3.People trafficking- Individuals are forced or tricked into going somewhere by someone who will profit from selling them or forcing them to work against their will, most often in sexual trades. Many countries are both “origins” and “destinations” for victims.
Human trafficking in Bangladesh, rivals illegal drug and arms trades because of its high profit and low penalty nature, according to experts. They said this illicit business has become attractive to small criminal rings and large-scale organised crime, forcing a growing number of people into slavery around the world. Poverty provides traffickers with people who have no alternatives for survival. They trust the offers of work or marriage abroad, which promise security but lead them to slavery.
For example in Guwahati on 27th of March 27, the Director General of Assam Police GM Srivastava stated that neighbouring countries, especially Bangladesh, continue to fuel the growth of human trafficking cases in the Northeast, particularly Assam. “There have been many instances where we have seen that professional human traffickers from Bangladesh after marrying a girl from a remote area in the State elopes back home and after keeping her in the neighbouring country for some time, finally sells her to brothels in metros of India,” said Srivastava.
Meanwhile the government has cancelled the licenses of 32 travel and recruiting agencies in the last two months for irregularities in manpower business and involvement in human trafficking. The licenses were cancelled after law-enforcing agencies in an investigation found the agencies illegally sending manpower abroad, which in most cases led to trafficking of women and children, meeting sources said. Police and the Rapid Action Battalion (RAB) are at present investigating the activities of some other agencies and their licenses could also be revoked on the same grounds, the meeting was told.
4. ABUSE of domestic workers- Maids and other domestic servants are sold to their employers or bonded to them by debts.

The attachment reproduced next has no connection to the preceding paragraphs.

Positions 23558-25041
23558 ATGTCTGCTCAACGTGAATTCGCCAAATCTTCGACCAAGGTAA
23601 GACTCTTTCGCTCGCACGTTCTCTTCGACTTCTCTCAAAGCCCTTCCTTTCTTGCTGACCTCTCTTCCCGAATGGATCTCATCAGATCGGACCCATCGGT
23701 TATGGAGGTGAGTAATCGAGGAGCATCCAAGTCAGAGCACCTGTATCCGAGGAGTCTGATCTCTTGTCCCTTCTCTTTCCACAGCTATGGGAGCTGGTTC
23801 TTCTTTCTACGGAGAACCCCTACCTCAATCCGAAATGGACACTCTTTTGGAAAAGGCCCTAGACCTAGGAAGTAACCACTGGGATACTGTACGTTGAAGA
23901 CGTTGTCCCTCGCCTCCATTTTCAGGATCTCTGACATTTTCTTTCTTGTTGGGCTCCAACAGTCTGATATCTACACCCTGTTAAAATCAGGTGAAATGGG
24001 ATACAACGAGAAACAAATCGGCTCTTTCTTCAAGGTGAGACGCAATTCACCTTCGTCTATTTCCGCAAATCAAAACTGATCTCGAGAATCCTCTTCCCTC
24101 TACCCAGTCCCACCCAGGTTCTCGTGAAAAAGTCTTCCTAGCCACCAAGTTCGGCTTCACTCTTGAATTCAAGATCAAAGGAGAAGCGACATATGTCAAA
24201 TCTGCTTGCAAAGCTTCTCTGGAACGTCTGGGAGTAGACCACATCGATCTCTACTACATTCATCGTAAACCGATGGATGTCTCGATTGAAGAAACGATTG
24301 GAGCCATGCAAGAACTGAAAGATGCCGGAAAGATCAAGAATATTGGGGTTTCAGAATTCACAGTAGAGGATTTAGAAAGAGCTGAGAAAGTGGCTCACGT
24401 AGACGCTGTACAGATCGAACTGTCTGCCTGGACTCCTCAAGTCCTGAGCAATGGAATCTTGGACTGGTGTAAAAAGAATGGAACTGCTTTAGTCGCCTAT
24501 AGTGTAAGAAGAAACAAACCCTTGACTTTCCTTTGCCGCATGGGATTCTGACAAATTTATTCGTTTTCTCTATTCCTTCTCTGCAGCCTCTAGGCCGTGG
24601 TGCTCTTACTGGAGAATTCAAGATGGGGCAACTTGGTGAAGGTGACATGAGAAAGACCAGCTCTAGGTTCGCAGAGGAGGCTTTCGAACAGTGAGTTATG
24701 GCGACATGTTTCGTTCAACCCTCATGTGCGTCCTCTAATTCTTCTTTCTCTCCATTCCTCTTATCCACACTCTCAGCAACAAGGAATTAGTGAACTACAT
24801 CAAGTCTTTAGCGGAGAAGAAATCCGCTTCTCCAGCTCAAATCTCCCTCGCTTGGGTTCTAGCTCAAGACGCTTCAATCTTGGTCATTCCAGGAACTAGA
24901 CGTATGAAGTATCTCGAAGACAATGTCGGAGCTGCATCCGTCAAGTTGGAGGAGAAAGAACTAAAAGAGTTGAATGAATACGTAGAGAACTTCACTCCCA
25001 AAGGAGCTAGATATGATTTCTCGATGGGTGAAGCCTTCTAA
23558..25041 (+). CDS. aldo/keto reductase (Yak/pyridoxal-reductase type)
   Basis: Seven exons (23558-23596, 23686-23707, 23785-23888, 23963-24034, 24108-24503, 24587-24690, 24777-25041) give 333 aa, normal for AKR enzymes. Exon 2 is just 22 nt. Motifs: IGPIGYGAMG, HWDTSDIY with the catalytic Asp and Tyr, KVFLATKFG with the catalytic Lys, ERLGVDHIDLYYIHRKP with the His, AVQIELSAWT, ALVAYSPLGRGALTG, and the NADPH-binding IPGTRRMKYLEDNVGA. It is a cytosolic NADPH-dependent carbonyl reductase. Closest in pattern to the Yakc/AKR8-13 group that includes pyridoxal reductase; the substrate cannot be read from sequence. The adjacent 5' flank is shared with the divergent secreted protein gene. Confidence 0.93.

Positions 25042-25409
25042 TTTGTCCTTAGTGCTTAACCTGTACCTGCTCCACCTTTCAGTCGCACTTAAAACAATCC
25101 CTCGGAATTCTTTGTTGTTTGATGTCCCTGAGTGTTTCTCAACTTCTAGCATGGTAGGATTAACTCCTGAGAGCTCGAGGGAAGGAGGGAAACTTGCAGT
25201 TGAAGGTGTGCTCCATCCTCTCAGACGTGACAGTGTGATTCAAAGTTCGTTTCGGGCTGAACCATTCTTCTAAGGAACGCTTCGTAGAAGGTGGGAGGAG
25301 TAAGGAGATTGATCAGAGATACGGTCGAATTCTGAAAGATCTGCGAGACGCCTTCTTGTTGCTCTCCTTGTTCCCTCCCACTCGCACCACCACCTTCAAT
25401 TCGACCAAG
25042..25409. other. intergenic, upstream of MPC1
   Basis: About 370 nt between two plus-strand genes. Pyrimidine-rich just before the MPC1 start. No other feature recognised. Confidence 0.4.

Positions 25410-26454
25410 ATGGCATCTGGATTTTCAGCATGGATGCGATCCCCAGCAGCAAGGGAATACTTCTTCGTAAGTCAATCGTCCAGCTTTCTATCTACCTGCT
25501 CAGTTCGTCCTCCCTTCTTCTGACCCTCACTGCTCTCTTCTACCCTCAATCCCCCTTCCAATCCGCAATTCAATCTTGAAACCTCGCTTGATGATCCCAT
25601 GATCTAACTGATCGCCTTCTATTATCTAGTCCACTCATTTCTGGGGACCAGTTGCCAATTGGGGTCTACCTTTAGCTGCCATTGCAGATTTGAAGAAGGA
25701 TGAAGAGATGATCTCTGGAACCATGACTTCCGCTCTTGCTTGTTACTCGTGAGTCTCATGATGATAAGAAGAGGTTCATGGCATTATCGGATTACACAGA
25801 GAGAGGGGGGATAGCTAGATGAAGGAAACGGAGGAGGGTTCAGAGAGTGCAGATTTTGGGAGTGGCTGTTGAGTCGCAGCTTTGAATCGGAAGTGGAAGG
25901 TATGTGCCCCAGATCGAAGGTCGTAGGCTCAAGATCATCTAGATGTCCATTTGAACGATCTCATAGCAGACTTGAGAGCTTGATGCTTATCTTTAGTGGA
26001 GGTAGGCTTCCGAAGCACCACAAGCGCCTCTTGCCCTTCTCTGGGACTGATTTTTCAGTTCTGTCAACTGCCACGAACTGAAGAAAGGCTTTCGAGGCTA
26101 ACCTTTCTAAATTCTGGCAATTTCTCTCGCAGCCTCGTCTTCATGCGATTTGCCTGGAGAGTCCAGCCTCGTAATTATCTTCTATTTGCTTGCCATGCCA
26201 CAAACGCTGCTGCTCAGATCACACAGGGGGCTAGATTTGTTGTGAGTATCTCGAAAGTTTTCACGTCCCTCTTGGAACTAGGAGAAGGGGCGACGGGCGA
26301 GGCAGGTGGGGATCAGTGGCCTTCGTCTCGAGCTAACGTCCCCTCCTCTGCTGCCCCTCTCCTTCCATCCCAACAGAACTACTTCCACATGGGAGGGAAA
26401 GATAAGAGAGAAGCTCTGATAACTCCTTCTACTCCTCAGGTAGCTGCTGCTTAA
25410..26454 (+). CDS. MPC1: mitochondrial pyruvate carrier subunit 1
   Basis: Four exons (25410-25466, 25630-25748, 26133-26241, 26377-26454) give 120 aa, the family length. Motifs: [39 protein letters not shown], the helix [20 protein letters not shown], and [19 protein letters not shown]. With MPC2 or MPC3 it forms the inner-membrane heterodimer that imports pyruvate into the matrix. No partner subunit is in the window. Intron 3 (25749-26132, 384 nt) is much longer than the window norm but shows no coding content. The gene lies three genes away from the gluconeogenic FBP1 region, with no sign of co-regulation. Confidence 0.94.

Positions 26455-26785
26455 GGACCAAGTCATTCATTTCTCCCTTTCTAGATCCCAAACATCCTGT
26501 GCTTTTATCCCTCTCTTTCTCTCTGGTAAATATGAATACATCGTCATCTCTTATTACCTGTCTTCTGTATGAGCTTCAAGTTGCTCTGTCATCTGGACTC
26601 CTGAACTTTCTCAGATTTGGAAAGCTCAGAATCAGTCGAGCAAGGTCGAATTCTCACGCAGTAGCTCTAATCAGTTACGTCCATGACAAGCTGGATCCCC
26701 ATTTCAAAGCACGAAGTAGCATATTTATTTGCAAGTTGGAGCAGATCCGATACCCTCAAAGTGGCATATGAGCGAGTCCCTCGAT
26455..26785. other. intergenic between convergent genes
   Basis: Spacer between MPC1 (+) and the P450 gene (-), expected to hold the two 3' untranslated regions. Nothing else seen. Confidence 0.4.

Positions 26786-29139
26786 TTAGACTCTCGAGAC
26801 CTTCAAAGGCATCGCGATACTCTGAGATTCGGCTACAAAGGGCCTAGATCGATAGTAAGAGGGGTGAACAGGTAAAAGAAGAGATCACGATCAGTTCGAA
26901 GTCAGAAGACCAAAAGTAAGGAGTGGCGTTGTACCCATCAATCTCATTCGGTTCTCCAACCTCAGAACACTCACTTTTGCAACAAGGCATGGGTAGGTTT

Bangladesh currently has no laws against domestic violence, so Ward and Mizan enlisted SIUC law professor Sheila Simon to consult with Bangladeshi attorneys working for such legislation. Sociology professor Michelle Miller visited shelters for abused women. Saiful Islam, another doctoral student in sociology from Bangladesh, interviewed staff at women’s organizations to learn about their operations. And Mahmuda Islam (the Dhaka University sociologist mentioned earlier) visited U.S. programs for abused South Asian immigrants to see how they work with Bangladeshi women.
5. CHILD Labour- Child labour is work that harms children or keeps them from attending school. Large numbers of children work in commercial agriculture, fishing, manufacturing, mining, and domestic service. Some children work in illicit activities like the drug trade and prostitution or other traumatic activities such as serving as soldiers.
Children are trafficked internally, externally, and through Bangladesh for purposes of domestic service, marriage, sale of organs, bonded labour, and sexual exploitation. The problem of child trafficking is compounded by the low rate of birth registration, since children without legal documents have no proof that they are underage, and the lack of enforcement at the borders. India and the Middle East are the primary destinations for trafficked children. Children are trafficked from rural areas of Bangladesh to its larger cities, and to countries in the Gulf region and the Middle East. Young boys are trafficked to the United Arab Emirates (UAE) and Qatar to work as camel jockeys. However, some progress has been made in stemming the trafficking of children to the region.
Children from Bangladesh are still being smuggled to the United Arab Emirates to work as camel jockeys, despite a law passed two years ago banning their use. It is illegal for race clubs to use jockeys younger than 15 or weighing less than 45 kilos. It is not uncommon for child jockeys to fall off and be injured while racing, and their illegal status means race track owners are often reluctant to take them to hospital. Now the Sheikh of Abu Dhabi has given his backing to a new centre, set up to find and rehabilitate child camel jockeys.
Current Legal Framework